Scorpion (Buthacus yotvatensis)

Buthacus yotvatensis defensive posture
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Scorpion fact file

Scorpion description

GenusButhacus (1)

Buthacus yotvatensis is a highly poisonous yellow-green scorpion, found in deserts and other arid, sandy areas. Like other members of the Buthacus genus, Buthacus yotvatensis is characteristically slight in build, with long, slender appendages, relatively small pincers and a tail that is relatively thick compared to its body size (2).

As with all scorpions, the body of Buthacus yotvatensis is comprised of many segments and six pairs of appendages. One pair of the front appendages are modified pincers, which are used to restrain prey and fight other scorpions. A second pair of appendages is modified into feeding apparatus known as ‘chelicerae(4).

Two subspecies of this invertebrates_freshwater are known: Buthacus yotvatensis yotvatensis and Buthacus yotvatensis nigroaculeatus. B. y. yotvatensis has a yellowish sting, and B. y. nigroaculeatus may be distinguished by the contrasting dark brown or black sting against the pale hue of the body (3).

Length: 6.9 - 7.5 cm (1) (2)

Scorpion biology

Buthacus yotvatensis usually preys on small invertebrates which are caught and restrained by the sharp pincers. However, the pincers are too weak for effective hunting alone, thus, Buthacus yotvatensis has a vicious sting, containing a powerful neurotoxin, which is used to immobilise and kill prey (6) (7).

The neurotoxin affects the nervous system, and is poisonous to potential prey, as well as humans and a range of other animals (6). However, this invertebrates_freshwater generally only stings larger animals when it is threatened (4).

Prior to breeding, Buthacus yotvatensis will find other members of its species by using vibrations in the sand, and is able to detect the gender of these individuals using pheromones. The mating ritual consists of a dance-like set of movements, in which the male will grasp the female’s pincers before guiding the female over a spermatophore that has been deposited on the ground (6) (7).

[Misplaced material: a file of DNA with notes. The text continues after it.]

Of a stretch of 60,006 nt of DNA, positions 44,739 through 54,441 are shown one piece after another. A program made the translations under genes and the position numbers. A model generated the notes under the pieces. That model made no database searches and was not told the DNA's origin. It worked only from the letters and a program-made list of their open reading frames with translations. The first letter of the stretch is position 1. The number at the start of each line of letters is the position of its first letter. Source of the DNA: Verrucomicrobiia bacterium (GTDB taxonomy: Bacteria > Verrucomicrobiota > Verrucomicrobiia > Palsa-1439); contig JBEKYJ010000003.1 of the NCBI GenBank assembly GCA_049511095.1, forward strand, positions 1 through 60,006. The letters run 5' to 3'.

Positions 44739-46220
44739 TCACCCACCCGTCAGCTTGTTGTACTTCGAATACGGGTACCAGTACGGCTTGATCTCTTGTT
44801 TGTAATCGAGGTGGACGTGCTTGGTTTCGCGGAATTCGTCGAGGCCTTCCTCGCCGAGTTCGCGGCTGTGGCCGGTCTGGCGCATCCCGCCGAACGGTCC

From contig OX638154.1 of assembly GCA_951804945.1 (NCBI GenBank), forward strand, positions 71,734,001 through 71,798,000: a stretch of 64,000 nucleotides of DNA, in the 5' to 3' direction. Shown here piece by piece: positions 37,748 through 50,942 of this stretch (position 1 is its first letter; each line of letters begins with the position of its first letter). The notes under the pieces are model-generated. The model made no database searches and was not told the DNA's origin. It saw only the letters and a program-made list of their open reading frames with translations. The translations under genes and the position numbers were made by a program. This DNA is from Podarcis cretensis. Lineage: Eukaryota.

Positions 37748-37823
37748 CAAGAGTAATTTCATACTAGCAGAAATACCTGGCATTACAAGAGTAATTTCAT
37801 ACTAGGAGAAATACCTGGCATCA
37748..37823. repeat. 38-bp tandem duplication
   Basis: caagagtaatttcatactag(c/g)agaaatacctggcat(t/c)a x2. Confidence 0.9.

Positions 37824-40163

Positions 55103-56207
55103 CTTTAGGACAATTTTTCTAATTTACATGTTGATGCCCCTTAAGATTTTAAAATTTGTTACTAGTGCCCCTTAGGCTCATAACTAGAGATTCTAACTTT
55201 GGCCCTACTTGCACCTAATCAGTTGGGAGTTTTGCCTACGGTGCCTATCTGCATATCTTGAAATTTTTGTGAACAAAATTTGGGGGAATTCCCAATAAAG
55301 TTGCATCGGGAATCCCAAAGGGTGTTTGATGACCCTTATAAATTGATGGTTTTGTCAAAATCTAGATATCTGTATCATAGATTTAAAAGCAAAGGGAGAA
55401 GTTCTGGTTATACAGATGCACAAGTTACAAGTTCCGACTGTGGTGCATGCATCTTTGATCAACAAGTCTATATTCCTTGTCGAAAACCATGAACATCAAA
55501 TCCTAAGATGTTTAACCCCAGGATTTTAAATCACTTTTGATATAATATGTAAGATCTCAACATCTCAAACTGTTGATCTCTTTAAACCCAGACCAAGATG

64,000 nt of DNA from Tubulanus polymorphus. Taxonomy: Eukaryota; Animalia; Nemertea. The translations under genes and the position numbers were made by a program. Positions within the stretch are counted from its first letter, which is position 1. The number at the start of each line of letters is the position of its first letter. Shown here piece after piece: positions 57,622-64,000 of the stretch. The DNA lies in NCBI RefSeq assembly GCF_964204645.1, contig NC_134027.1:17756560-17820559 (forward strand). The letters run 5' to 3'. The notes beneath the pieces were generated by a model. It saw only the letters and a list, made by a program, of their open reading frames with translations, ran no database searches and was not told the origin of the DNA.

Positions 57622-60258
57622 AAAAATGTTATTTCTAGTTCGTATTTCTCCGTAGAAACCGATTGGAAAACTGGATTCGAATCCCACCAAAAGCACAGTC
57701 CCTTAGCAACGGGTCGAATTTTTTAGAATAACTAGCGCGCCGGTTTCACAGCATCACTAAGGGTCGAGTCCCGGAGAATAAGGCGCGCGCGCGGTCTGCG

After insemination the male will retreat, leaving the female to gestate and raise the young alone. Like other scorpions, Buthacus yotvatensis is viviparous. The fully-formed young are carried around on the female’s back until they have moulted and acquired a stronger exoskeleton, which usually occurs several days after birth (6) (7).


Scorpion range

Buthacus yotvatensis occurs in Middle Eastern countries, including Bahrain, Israel, Jordan, Oman, Qatar, Saudi Arabia, Syria and the United Arab Emirates (UAE) (3).


Scorpion habitat

Buthacus yotvatensis inhabits vegetated sandy areas. In the UAE it is found predominantly in arid deserts, but it may also be found on sandy beaches. It shelters during the day under stones, rubble and wood, as well as anywhere else that may provide respite from the sun (2) (4) (5).


Scorpion status

Buthacus yotvatensis has yet to be classified by the IUCN.